As virtual reality (VR) technology improves, there are pioneers in the higher education world exploring VR’s possibilities. One of these explorers is Conrad Tucker, assistant professor of engineering design and industrial engineering and an affiliate faculty member of computer science and engineering at Penn State, who is looking to harness the power of digital/human interactions in VR as a way to enhance teaching.
Tucker views VR as the best way to enable students in remote locations to collaborate and learn together. “I really see this as expanding Penn State’s reach beyond physical spaces, which would enable students who can’t physically be here, such as disabled people or military personnel stationed overseas, to have an interactive educational experience with other students,” Tucker said. “VR and wearable technology are part of the next logical evolution of digital/human interactions. As the world shifts to more low cost ubiquitous methods of interacting, these technologies will become a big part of education. For example, in my field, engineering, there’s been a trend towards digital means of interaction.”
Tucker said one of his goals is creating a widely used digital learning environment that’s fully interactive and has the physics rendering needed for engineering, but he envisions virtual reality being used across all subjects. Therefore, he wants to pull together researchers from beyond engineering. For example, he has discussed potential collaborations with Ann Clements, associate professor of music education in the School of Music at Penn State. “I would like to expand to arts and humanities to find common ground with other faculty and researchers who see the potential for immersive virtual reality in pedagogy, both in the classroom and in online learning,” he said. “I am excited about these kinds of projects. It allows engineering and music faculty to collaborate. Arts and engineering, it turns out, have a lot of commonalities.”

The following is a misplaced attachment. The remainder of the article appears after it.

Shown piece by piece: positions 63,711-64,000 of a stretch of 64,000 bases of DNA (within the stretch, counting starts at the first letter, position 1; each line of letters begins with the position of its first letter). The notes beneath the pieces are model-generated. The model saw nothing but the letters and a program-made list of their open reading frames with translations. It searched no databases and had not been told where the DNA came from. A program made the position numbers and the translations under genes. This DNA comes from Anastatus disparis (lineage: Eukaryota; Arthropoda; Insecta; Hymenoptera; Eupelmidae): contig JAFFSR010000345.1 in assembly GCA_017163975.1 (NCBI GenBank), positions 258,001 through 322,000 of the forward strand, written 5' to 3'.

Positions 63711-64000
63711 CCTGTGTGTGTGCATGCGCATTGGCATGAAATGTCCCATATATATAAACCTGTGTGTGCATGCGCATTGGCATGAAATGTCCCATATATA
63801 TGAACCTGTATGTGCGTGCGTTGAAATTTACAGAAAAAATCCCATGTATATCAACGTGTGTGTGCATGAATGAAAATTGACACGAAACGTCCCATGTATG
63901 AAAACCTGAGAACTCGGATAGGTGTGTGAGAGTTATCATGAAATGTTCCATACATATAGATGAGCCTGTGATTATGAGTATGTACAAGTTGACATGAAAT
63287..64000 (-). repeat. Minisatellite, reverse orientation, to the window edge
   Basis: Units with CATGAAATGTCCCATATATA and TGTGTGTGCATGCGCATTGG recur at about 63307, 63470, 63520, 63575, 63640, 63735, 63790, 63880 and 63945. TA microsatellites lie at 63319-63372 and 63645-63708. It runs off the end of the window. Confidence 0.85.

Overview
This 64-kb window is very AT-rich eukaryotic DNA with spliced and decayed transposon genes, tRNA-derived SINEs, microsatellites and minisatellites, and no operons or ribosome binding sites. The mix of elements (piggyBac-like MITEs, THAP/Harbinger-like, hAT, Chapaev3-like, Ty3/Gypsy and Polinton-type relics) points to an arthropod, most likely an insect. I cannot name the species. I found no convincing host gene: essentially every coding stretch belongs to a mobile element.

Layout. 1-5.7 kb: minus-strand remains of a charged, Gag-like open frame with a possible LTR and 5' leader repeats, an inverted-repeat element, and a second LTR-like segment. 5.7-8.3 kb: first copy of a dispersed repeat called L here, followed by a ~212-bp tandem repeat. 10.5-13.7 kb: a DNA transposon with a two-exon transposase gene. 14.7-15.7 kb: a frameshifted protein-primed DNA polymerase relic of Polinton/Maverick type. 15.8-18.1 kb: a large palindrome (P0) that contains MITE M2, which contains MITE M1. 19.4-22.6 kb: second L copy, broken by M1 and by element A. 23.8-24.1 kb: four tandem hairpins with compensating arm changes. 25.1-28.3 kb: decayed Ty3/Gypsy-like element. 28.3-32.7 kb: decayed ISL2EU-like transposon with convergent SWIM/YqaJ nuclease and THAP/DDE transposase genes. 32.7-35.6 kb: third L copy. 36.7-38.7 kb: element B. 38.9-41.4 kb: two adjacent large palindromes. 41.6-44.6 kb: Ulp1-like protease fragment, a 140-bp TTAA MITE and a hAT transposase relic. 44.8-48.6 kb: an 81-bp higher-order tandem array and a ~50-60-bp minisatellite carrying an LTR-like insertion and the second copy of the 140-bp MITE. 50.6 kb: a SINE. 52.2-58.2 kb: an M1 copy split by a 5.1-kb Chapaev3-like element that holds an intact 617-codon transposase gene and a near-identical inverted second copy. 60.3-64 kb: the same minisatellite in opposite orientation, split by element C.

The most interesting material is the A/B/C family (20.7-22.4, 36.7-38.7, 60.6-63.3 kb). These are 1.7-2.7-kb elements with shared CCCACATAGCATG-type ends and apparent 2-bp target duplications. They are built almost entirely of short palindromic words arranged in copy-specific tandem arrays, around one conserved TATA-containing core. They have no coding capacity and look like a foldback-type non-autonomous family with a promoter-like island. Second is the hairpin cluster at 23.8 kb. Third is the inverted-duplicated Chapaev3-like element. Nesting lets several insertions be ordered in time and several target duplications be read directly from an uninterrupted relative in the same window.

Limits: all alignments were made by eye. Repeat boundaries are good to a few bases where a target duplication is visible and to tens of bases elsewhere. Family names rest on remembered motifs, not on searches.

What kind of devices would students use to enter this collaborative research world? Tucker said he has been researching controller-based systems such as the X-Box and more “traditional” virtual reality technology such as Oculus Rift.
No matter what the technology, Tucker envisions uses for virtual reality that some may think is science fiction, but he sees as a part of the future of education. “Imagine an online student has a virtual lab that they’re working on in their dorm or home,” he said. “There is an instructor right there in virtual lab with them, able to observe what they’re doing and provide real time feedback, including suggesting corrective measures if the student needs it.”
“Often, an online course, such as a MOOC (Massive Open Online Course), is a passive experience where the student is just consuming course materials like lectures,” Tucker said. “Virtual reality can enable one to create a digital learning environment that’s fully interactive. I want to build an environment that enables students in different physical areas to collaboratively work together on a variety of different engineering processes.”
Another benefit to a virtual reality environment is the fact that students can work in a relatively safe space. “In a virtual world, students can learn without some of the negative consequences, cost or injury,” Tucker said. “A thousand-dollar piece of equipment in a lab breaking due to student error in the real world is less stressful than a student making an error and learning from it without the costs associated with that mistake.”
Throughout the project, Tucker said he keeps in mind the broader impact of this work, which he sees as making Penn State a leader in educational virtual reality research and development. “I want to get to the point that when you think of wearable tech and immersive VR, Penn State comes to mind,” he said. “That’s the vision, because I think we have a lot of great resources and talent that can make that happen.”